When putting together a LinkedIn profile, many people make the mistake of duplicating their CV. But there’s so much more it can do for you. A LinkedIn profile gives you the chance to project yourself to your market and add legitimacy to your claims, all while engaging with other professionals and assessing where your skills put you on the market for jobs.
Almost 90% of recruiters use LinkedIn, including all of our managers – which means they’re ideally placed to advise you on how you can get the most out of it. Here are their top 10 suggestions:
Have a professional photo
People don’t really warm to a darkened, characterless silhouette, so include a professional-looking headshot. No grainy selfies, holiday snaps, family members or nights out. If you don’t have a serious picture, people visiting your profile won’t take you seriously either.
Use a catchy headline
Pretend it’s the front cover of a newspaper. Create a headline that will capture your target market’s attention and encourage them to view your profile. Include your position, business name and a strapline that quickly summarises what you do and who you serve, such as ‘Helping companies maximise their digital proposition.
Keep it updated
One of the pillars to social media success is consistency, so update your LinkedIn status regularly with useful content for your target market.
Be connected…but not too connected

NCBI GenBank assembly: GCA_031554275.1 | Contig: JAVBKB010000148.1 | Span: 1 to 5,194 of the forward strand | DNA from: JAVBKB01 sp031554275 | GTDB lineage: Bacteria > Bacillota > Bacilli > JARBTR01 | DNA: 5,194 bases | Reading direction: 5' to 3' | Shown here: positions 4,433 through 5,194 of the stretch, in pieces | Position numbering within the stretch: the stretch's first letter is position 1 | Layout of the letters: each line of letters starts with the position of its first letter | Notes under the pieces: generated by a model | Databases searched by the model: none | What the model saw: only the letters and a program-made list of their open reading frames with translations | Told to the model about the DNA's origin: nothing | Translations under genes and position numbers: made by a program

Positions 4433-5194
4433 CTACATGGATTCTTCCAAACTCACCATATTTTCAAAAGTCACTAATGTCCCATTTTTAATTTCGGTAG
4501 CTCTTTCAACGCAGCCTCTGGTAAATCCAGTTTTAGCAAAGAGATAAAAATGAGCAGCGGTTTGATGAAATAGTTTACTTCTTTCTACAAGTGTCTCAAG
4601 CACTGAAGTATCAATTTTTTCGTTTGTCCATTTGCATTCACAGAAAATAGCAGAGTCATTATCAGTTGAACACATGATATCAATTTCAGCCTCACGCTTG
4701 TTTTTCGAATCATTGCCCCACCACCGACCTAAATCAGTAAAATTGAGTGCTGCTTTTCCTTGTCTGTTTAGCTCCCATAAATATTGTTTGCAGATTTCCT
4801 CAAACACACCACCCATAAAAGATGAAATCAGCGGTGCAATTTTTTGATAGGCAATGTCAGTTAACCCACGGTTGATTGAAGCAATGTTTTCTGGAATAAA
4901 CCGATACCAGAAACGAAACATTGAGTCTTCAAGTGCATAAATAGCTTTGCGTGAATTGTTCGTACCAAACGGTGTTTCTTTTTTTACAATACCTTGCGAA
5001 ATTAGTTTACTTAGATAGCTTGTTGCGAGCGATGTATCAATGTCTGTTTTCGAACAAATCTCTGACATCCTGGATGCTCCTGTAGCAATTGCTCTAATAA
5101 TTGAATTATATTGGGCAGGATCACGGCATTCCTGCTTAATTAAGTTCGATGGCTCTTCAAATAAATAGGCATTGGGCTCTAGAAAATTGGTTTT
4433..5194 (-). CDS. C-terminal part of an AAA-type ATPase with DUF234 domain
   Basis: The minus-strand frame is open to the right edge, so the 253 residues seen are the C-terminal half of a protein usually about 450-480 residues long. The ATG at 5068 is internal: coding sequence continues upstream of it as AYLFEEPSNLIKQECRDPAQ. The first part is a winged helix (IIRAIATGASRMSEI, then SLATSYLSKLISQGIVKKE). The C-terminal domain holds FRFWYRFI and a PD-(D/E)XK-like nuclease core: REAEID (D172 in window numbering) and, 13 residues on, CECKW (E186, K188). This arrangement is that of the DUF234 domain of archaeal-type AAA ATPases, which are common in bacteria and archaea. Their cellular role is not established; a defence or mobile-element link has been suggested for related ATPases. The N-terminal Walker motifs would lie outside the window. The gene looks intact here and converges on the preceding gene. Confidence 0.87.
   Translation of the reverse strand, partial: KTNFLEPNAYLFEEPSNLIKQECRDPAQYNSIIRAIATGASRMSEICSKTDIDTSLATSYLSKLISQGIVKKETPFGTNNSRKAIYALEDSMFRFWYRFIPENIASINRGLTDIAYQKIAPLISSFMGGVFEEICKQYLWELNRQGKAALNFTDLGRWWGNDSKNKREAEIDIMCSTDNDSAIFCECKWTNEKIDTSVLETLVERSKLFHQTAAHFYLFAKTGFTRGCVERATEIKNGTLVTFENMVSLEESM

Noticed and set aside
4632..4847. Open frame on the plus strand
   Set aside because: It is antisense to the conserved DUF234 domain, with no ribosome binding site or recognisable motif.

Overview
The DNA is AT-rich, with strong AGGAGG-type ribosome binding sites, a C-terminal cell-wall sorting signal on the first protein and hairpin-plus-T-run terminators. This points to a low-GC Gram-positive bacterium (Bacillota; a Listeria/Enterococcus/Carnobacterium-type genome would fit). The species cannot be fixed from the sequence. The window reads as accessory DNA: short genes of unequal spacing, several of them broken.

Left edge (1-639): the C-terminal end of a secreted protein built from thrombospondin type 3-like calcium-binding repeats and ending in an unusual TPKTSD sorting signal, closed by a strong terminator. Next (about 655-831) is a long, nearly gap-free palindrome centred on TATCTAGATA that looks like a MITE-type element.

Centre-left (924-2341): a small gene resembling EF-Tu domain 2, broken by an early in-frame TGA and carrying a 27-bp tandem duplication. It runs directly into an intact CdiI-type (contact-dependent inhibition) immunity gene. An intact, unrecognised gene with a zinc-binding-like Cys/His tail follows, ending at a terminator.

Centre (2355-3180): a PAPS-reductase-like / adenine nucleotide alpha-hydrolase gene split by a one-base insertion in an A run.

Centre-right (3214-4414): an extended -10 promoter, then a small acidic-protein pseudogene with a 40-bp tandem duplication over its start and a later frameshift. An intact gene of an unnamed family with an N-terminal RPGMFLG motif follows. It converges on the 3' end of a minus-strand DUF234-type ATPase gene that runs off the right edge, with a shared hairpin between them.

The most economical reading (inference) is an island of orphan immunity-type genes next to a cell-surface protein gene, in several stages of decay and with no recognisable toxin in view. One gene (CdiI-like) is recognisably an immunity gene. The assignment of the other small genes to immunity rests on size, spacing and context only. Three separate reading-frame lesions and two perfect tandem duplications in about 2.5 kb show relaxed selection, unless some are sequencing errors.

People like to connect with connected people, so bulk up your list of contacts with alumni and former colleagues. Make enough connections so that your network is useful and your profile is visible, but don’t connect with people just for the sake of it.
LinkedIn is all about building relationships, not spamming people to see if they’ve got any jobs going. Once you start engaging with people in your groups or liking and commenting on the same content, then you can ease your way in for a more personal dialogue. People will be far more likely to interact with you if you’re personable.
Add media to your summary
Go beyond your CV by sharing media such as videos, images, presentations, articles, blogs or any other media that illustrates what you do. Include your Twitter handle and any websites. This type of content not only gives you a more engaging profile, but also helps to position you as an expert.
Load up the keywords
Firstly define what words potential employers will be searching for to find you. Strategically place your chosen keywords throughout your profile and summary to improve your chances of coming higher in search rankings. But be careful not to overdo it or your profile will lose its impact.
Get yourself out there
Marketing is all around you: it’s in your social platforms, it’s in the media, it’s on your way to work. Make sure you take it in. Keep up to date with innovations in your market and develop your skills by attending networking events and courses. Digital is always evolving – you need to evolve with it.
Get your connections to recommend you to help you build credibility within the market and distinguish you from the competition. Any more than 10 is a good number, with no more than two from any one job. Don’t be afraid to ask your friends and former colleagues for recommendations to help start you off.
Okay, so you might get endorsements from people you don’t know for things you don’t do, but having no endorsements looks suspicious. Besides, people do look at them. You can delete endorsements and rearrange them in order of relevance if you need to. Endorse other people to encourage them to endorse you back.